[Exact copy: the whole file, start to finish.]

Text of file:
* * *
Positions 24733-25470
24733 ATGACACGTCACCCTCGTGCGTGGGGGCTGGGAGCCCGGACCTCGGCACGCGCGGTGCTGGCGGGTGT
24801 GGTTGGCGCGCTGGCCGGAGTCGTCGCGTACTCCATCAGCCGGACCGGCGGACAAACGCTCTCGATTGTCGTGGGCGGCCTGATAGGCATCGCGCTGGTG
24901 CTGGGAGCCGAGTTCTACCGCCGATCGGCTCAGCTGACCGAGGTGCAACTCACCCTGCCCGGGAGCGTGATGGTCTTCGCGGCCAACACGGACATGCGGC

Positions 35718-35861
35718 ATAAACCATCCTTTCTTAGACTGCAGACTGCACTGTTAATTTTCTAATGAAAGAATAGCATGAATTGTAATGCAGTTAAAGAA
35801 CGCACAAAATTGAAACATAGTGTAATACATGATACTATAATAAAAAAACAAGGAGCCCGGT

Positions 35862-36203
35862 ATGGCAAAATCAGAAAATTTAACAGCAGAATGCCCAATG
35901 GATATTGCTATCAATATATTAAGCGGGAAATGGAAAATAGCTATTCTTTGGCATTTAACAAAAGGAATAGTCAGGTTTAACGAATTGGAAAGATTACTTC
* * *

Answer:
Positions 24733-25470
24733 ATGACACGTCACCCTCGTGCGTGGGGGCTGGGAGCCCGGACCTCGGCACGCGCGGTGCTGGCGGGTGT
24801 GGTTGGCGCGCTGGCCGGAGTCGTCGCGTACTCCATCAGCCGGACCGGCGGACAAACGCTCTCGATTGTCGTGGGCGGCCTGATAGGCATCGCGCTGGTG
24901 CTGGGAGCCGAGTTCTACCGCCGATCGGCTCAGCTGACCGAGGTGCAACTCACCCTGCCCGGGAGCGTGATGGTCTTCGCGGCCAACACGGACATGCGGC

Positions 35718-35861
35718 ATAAACCATCCTTTCTTAGACTGCAGACTGCACTGTTAATTTTCTAATGAAAGAATAGCATGAATTGTAATGCAGTTAAAGAA
35801 CGCACAAAATTGAAACATAGTGTAATACATGATACTATAATAAAAAAACAAGGAGCCCGGT

Positions 35862-36203
35862 ATGGCAAAATCAGAAAATTTAACAGCAGAATGCCCAATG
35901 GATATTGCTATCAATATATTAAGCGGGAAATGGAAAATAGCTATTCTTTGGCATTTAACAAAAGGAATAGTCAGGTTTAACGAATTGGAAAGATTACTTC